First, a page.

Chemical Physics Seminar: Directionality of biological kinesin-5 nano-motors: old dogma new insights

Leah Gheber, BGU

10 May 2018, 16:00 
Shenkar Physics Building, Melamed Hall 006 
Chemical Physics Seminar

Abstract:

Kinesin-related motor proteins are biological nano-machines that move along the microtubule filaments using ATP hydrolysis, thus performing essential roles in cell division, vesicle trafficking and cell locomotion. The bipolar kinesin-5 motors perform essential functions in mitotic spindle dynamics by crosslinking and sliding apart antiparallel microtubules of the spindle.

 

We have recently demonstrated that the S. cerevisiae kinesin-5 Cin8 and Kip1, are minus-end directed on the single-molecule level and can switch directionality in vitro under a number of conditions [1, 2]. These findings broke twenty-five-years old dogma stating that kinesin motors that carry their catalytic domain at the N-terminus are exclusively plus-end directed. The mechanism of this directionality switch and its physiological significance remain unclear. To understand the mechanism and regulation of the bi-directionality of Cin8 and Kip1, we examined their in vitro motile properties and in vivo functions by TIRF microscopy and live-cell imaging. We found that in vitro, Cin8 not only moves to- but also clusters at the minus-end of the MTs. This clustering causes Cin8 to reverse its directionality from fast minus- to slow plus-end directed motility [3]. Clustering of Cin8 at the minus-end of the MTs serves as a primary site for capturing and antiparallel sliding of the MTs. Based on these results, we propose a revised model for activity of Cin8 and Kip1 during mitosis and propose a physiological role for their minus-end directed motility.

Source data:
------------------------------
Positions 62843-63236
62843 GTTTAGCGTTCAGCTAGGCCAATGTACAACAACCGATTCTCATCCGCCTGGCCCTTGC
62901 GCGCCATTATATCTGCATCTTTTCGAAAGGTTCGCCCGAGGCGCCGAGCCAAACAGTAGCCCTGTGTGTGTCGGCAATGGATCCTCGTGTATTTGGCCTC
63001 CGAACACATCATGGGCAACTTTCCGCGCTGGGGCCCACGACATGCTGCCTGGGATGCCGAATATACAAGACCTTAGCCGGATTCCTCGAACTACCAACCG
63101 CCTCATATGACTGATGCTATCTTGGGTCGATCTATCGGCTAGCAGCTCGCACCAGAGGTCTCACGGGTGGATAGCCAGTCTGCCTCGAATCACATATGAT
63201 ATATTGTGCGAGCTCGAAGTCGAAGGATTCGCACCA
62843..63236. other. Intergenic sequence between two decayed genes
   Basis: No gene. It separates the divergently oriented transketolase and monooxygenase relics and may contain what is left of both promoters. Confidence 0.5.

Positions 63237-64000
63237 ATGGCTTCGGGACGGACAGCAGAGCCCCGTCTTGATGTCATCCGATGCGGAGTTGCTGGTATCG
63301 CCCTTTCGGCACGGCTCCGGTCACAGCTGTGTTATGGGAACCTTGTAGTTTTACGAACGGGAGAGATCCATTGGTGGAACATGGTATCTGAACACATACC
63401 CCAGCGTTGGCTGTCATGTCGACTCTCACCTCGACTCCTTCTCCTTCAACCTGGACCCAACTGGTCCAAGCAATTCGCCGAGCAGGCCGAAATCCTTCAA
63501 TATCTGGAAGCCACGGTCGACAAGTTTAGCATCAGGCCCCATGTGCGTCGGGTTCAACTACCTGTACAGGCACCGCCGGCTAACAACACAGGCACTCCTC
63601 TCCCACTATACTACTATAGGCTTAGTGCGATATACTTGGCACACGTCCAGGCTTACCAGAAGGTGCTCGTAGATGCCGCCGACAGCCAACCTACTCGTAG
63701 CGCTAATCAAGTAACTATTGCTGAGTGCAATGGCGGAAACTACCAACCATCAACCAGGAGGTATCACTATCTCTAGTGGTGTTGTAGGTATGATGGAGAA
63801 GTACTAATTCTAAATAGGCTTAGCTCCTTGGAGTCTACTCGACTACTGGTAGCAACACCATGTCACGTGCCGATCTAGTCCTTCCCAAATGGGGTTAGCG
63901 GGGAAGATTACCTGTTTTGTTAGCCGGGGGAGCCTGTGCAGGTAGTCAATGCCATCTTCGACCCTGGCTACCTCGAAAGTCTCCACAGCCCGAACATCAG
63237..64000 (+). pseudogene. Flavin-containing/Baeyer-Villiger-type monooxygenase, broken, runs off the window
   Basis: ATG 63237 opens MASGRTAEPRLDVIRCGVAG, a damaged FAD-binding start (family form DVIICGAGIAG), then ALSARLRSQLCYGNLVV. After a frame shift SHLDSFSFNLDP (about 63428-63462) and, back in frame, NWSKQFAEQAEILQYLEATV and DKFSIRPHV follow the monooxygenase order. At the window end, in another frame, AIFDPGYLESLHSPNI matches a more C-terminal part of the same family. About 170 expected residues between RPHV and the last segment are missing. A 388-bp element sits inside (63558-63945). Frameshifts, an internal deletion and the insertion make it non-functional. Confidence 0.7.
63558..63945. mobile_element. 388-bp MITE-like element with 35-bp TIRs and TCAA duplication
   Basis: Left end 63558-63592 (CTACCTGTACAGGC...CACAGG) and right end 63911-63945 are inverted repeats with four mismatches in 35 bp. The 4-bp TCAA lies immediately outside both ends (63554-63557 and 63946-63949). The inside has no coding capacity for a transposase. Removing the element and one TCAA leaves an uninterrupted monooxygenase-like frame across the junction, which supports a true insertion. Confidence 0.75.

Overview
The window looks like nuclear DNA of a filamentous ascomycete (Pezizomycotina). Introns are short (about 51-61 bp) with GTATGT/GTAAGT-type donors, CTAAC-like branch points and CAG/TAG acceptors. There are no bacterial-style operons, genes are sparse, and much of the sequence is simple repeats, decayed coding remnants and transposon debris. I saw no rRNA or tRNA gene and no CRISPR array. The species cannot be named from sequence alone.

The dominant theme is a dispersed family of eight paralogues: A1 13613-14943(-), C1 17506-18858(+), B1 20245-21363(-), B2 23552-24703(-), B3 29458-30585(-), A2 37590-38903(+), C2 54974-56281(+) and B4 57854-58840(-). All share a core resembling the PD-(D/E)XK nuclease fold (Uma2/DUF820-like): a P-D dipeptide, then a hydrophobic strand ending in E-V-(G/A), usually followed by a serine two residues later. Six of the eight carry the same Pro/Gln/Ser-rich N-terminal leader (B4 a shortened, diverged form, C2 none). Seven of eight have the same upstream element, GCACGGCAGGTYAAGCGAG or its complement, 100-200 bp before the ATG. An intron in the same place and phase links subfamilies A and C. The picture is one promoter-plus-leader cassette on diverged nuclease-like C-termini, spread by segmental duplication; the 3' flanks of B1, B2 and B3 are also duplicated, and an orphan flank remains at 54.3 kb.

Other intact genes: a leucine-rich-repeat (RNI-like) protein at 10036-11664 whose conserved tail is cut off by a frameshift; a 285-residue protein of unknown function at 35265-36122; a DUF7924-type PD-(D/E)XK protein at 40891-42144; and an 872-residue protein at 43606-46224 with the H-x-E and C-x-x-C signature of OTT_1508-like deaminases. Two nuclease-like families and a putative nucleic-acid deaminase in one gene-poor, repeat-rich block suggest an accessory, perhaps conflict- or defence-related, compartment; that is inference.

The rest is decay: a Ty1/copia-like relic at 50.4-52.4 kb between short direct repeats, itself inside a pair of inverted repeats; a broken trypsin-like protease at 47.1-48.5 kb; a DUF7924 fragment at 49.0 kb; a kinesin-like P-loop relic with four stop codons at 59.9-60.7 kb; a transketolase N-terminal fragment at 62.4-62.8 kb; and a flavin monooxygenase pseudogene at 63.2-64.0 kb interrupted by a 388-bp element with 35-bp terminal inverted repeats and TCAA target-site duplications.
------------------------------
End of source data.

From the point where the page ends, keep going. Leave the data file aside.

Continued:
1. Fridman, V., et al., Kinesin-5 Kip1 is a bi-directional motor that stabilizes microtubules and tracks their plus-ends in vivo. J Cell Sci, 2013. 126(Pt 18): p. 4147-59.

2. Gerson-Gurwitz, A., et al., Directionality of individual kinesin-5 Cin8 motors is modulated by loop 8, ionic strength and microtubule geometry. Embo J, 2011. 30(24): p. 4942-54.

3. Shapira, O., et al., A potential physiological role for bi-directional motility and motor clustering of mitotic kinesin-5 Cin8 in yeast mitosis. J Cell Sci, 2017. 130(4): p. 725-734.

 

 

Seminar Organizers: Dr. Sharly Fleischer and Dr. Tal Schwartz

 

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